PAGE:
Broccoli: a new kind of “super food”

A clinical trial conducted by scientists from Massachusetts General Hospital for Children and the Johns Hopkins University School of Medicine has discovered that a chemical derived from broccoli sprouts, previously known for its preventative qualities in regards to cancers, may also have practical application in treating various autism spectrum disorders (ASDs).

Broccoli

The study, which was published in the Journal Proceedings of the National Academy of Sciences during the week of Oct. 13, involved 40 teenage boys and young men between the ages of 13 to 27, all with moderate to severe autism. It was discovered that many of the patients who received a daily dose of sulforaphane, the compounds derived from a broccoli steam, saw huge improvements in behavioural skills, especially in social interactions and verbal communication. It additionally decreased repetitive behaviours among those who participated in the clinical trial.

According to the world’s leading experts on various ASD’s, upwards of 2 per cent of the world’s population is affected by Autism, with a higher number of cases in boys than girls. ASD’s however have proved to be hard to treat due to the various biochemical and molecular abnormalities that tend to be present with those suffering from ASD’s. In fact, most of these are directly correlated with how efficient our cells are at energy generation.

According to Andrew Zimmerman, a professor of paediatric neurology at UMass Memorial Medical Centre who was a leading force in the study on ASD’s, the cells of people afflicted with ASD often have high levels of oxidative stress. Oxidative stress is the building up of by-products from the cell’s use of oxygen, often leading to cancer, chronic diseases and damaging DNA.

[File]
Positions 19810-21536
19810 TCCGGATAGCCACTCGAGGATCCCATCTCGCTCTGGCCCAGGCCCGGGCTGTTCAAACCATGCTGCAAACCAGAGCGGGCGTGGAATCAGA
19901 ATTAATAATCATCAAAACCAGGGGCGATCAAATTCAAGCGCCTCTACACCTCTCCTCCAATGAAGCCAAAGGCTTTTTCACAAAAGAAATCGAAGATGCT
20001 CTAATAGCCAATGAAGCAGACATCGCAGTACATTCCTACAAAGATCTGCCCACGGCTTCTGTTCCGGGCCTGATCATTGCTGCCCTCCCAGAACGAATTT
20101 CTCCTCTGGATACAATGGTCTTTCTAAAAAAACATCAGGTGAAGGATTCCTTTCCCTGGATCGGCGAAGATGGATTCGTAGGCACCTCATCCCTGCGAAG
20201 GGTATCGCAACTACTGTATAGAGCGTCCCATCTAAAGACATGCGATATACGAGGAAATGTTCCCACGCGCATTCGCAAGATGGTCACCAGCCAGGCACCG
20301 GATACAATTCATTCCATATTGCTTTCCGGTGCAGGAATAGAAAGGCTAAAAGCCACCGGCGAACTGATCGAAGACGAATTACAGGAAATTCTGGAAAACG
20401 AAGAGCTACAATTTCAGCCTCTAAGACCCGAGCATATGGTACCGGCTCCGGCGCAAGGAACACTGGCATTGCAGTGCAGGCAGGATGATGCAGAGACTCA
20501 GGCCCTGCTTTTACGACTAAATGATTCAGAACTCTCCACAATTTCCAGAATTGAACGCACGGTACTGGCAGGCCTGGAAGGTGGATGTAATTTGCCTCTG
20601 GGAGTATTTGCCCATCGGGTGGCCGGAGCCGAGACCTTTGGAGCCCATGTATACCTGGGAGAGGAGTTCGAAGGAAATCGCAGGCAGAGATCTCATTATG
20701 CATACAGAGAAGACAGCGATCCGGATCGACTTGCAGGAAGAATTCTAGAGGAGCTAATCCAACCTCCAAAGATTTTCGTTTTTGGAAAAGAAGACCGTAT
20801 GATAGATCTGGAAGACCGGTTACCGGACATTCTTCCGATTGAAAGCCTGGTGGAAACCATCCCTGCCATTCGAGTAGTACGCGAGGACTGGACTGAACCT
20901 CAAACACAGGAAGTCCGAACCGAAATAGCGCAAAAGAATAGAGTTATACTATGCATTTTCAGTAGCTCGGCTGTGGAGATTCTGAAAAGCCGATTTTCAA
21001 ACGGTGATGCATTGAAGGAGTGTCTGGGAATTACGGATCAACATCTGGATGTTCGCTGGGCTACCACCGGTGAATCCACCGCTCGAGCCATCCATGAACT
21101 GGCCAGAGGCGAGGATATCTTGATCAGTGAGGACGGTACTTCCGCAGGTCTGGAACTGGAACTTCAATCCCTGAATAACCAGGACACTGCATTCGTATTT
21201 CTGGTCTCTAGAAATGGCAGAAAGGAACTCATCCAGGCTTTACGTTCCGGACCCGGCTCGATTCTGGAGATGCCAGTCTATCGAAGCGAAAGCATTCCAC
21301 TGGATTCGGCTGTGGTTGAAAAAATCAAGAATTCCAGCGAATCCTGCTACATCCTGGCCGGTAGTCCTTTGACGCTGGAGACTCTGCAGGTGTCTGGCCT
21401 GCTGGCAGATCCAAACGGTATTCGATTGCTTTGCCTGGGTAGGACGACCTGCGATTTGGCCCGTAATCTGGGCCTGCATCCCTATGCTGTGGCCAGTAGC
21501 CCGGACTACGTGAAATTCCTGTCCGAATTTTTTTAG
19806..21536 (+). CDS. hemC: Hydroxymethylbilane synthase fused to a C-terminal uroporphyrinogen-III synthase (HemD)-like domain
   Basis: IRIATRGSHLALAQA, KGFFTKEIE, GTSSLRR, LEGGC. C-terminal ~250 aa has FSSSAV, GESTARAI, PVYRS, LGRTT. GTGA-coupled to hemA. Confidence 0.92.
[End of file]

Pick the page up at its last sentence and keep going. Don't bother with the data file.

“We believe that this may be preliminary evidence for the first treatment for autism that improves symptoms by apparently correcting some of the underlying cellular problems,” remarked Paul Talalay, M.D., professor of pharmacology and molecular sciences, who has been researching the compound since 1992.

“We are far from being able to declare a victory over autism, but this gives us important insights into what might help,” remarked Zimmerman.

Despite these breakthroughs, various members of the scientific community are highly skeptical of the “broccoli” cure as it has only been tested on a very limited scale and is still in too premature of a stage to be a definitive cure.

According to Dr. Paul Wang, head of medical research for the nonprofit Autism Speaks, the study used too small of a sample size to prove beyond a reasonable doubt that broccoli steams are an effective form of Autism treatment.

“We hope that the authors and other researchers will follow up with larger studies that can address unanswered questions and potential safety issues,” Wang remarked after further calling the study both ”interesting and important.”

It just goes to show that sometimes we can solve a medical problem without having to take a bottle of chemically synthesized pills, but perhaps just by eating our vegetables.

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